Dorsal and anal fins unconnected with the caudal: upper lip marked with several indentations.

C. Montagui, Don. Brit. Fish. vol. in. pl. 68. (Young). Mont, in Wern. Mem. vol. i. p. 91. pl. 5. f. 1. C. Montacuti, Turt. Brit. Faun. p. 115. Liparis Montagui, Flem. Brit. An. p. 190. Montagu's Sucker, Penn. Brit. Zool. (Edit. 1812). vol. iii. p. 183.


From two to three inches.


{Form). General form similar to that of the C. Liparis: body very much rounded as far as the vent, beyond which it becomes suddenly compressed: head more depressed than in that species, and much inflated at the gills: snout, jaws, and teeth, similar: eyes small, placed high: front of the head, above the upper lip, scalloped with about six indentations: rest of the head, and body, very smooth: dorsal fin commencing a little behind the nape, and extending to the base of the caudal, with which, however, it is not in any way connected; rays at first very short and inconspicuous, but gradually increasing in length to just before the caudal, where the fin is broadest, and presents a rounded appearance: anal similar, and likewise separate from the caudal: pectorals and ventral disk much as in the C. Liparis: vent about half-way between the posterior margin of the disk and the commencement of the anal fin:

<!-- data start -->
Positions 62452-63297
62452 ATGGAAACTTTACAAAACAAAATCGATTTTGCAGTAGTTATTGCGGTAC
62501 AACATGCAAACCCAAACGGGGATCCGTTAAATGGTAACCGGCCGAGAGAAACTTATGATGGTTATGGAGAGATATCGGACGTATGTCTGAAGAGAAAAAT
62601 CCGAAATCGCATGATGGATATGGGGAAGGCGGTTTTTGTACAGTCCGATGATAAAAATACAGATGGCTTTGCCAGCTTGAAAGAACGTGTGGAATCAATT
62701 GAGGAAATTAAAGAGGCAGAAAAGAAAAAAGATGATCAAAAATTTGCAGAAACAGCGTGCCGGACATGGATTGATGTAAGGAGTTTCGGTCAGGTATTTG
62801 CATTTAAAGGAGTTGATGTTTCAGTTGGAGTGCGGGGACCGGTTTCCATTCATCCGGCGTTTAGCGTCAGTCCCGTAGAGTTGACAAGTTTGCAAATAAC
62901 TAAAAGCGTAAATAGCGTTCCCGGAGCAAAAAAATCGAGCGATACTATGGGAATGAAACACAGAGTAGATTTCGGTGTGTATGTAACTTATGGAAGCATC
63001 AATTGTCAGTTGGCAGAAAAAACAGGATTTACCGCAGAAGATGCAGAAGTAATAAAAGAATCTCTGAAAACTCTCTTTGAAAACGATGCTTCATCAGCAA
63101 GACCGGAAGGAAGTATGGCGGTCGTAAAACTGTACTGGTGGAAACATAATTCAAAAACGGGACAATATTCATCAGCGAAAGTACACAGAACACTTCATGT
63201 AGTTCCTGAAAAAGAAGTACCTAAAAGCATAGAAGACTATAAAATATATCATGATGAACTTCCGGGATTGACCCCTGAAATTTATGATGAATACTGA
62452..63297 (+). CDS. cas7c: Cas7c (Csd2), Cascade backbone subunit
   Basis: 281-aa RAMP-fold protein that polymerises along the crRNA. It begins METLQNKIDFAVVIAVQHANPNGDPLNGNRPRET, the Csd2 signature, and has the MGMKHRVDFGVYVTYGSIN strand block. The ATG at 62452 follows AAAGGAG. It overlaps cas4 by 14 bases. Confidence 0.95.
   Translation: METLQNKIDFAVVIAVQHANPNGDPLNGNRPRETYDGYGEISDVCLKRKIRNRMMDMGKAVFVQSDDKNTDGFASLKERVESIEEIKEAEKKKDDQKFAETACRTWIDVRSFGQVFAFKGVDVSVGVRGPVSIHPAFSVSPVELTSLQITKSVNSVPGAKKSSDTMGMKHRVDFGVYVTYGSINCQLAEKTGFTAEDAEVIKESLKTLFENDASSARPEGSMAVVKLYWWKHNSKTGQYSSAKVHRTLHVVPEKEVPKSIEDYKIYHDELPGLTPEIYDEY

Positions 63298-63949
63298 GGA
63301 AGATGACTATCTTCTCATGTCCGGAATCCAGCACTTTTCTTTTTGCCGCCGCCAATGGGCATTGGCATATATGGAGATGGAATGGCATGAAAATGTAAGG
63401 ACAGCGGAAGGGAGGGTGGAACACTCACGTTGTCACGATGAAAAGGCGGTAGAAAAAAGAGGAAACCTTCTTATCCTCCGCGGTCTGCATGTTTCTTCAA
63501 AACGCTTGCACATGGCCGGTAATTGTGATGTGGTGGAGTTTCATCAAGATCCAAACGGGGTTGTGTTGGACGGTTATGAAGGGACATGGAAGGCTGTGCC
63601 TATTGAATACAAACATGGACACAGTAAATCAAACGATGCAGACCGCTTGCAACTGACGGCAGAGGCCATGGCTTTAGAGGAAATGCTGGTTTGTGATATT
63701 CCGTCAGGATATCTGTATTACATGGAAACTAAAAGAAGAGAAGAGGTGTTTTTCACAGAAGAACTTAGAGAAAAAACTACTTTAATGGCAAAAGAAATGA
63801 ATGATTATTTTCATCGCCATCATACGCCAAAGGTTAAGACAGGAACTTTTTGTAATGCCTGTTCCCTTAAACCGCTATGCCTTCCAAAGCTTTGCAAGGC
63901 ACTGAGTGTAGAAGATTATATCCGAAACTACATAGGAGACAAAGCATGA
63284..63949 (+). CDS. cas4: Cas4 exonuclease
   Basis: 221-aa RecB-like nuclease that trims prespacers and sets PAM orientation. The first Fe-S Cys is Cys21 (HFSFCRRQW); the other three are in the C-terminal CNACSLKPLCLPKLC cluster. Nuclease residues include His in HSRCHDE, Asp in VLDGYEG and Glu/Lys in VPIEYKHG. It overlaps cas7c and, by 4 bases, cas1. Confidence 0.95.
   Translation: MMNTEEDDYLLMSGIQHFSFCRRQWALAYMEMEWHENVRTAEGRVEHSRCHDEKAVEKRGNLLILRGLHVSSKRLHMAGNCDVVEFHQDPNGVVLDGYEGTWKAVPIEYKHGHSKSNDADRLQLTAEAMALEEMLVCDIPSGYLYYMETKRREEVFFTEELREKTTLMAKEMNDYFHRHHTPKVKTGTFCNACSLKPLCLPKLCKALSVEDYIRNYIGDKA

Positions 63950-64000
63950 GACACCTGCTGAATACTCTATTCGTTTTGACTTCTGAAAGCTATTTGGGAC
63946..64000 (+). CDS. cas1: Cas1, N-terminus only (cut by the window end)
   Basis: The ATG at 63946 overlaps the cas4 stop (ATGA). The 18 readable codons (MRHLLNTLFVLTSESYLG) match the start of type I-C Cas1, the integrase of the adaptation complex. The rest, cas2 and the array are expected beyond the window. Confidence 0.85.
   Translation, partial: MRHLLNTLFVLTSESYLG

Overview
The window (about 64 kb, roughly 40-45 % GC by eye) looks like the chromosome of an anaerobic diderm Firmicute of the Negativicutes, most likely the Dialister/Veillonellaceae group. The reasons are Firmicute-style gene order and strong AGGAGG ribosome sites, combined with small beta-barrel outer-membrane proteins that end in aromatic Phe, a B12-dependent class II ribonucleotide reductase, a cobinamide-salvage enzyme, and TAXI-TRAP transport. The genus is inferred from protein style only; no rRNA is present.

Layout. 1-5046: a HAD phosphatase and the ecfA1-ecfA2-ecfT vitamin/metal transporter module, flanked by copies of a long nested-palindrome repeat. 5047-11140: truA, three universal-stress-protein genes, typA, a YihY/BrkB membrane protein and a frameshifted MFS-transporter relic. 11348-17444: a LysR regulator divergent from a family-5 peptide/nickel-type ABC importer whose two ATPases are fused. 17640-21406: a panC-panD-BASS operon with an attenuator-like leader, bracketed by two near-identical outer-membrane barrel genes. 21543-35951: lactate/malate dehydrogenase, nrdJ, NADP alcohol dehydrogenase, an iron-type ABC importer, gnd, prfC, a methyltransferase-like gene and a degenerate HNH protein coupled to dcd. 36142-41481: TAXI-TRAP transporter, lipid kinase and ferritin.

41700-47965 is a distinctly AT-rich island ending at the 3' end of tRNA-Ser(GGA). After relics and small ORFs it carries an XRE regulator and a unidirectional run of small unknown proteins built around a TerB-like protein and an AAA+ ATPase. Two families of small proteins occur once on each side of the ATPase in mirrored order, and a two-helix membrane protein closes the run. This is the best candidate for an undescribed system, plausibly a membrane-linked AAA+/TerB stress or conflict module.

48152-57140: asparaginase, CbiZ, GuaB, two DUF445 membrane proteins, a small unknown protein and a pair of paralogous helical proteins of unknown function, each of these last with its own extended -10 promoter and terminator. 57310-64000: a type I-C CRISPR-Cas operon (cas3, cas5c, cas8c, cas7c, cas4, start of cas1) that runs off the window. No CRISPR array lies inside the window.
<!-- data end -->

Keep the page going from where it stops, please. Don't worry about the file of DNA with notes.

D. about 26; A. about 24; C. 12; P. about 29*.

{Colours). "Purplish brown in appearance to the naked eye; but by the assistance of a lens, the ground-colour is dull orange, covered with minute confluent spots of the former: the under parts are paler, and about the throat and sucker white: irides golden; pupil dark blue." Mont.

Discovered by Montagu, at Milton, on the south coast of Devon, where a few specimens were obtained at extraordinary low tides, among the rocks. Has been since found on the coast of Ireland by Mr. W. Thompson of Belfast: also on the coast of Berwickshire by Dr. Johnston. Apparently a rarer species than the foregoing.